This book is likely to retain its place as a design classic, as Chappell recorded a uniquely speciﬁc point in history, balancing at the point before computers completely inﬁltrated design, leaving printing presses and typesetting machines to archaism. This is a history of printing starting with the earliest alphabets evolving through the advances of the printing press, with due given to major contributors to typographic design.
It’s hard not to wonder what Chappell (who died in 1991) would think of the world of design today when he closes, saying,
It is equally imperative that the results of applying modern technology to presswork be constantly measured against the most primitive printing, so that the lessons of the importance of impression and stiﬀ ink may continue as standards for the appearance of words on paper. The key to the comparison should rest in the answer to the question: “Does the page look like an original?” A good page of letterpress printing is an original. It is not a picture of a page of type, it is not a reduction, it is an impression made from the type itself, or a direct casting from it.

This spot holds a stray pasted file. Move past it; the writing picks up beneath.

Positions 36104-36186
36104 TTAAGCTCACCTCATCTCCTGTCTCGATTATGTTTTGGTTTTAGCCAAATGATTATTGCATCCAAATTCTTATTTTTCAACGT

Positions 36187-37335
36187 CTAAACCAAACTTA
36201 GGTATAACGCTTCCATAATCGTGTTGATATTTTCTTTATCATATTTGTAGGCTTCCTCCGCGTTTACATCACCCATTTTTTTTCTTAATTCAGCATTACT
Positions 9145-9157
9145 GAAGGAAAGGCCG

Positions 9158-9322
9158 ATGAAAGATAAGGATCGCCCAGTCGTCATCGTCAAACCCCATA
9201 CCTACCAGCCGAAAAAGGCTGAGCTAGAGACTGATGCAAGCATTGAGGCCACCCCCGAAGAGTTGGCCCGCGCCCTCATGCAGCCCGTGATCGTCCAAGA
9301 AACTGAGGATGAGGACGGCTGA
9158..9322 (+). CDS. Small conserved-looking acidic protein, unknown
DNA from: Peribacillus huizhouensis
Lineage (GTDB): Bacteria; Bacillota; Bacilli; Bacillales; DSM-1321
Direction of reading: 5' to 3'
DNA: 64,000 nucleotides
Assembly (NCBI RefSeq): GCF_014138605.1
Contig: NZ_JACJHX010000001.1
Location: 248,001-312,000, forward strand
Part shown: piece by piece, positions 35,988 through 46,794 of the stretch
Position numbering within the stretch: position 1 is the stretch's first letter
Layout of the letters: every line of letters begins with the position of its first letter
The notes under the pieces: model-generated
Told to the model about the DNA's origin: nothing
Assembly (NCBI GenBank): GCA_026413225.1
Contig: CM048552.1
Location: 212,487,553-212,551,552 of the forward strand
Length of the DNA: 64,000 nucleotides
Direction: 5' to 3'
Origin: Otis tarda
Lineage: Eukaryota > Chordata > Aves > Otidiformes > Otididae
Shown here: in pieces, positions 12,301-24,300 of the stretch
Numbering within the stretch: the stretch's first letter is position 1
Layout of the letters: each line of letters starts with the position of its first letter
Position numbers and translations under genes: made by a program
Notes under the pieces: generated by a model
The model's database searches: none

There’s a new edition of this book with an additional chapter by Robert Bringhurst (author of another typography standard, The Elements of Typographic Style), which apparently overviews digital progress over the last twenty years, as well as newfound information on typographic history. Obviously, I got an older edition.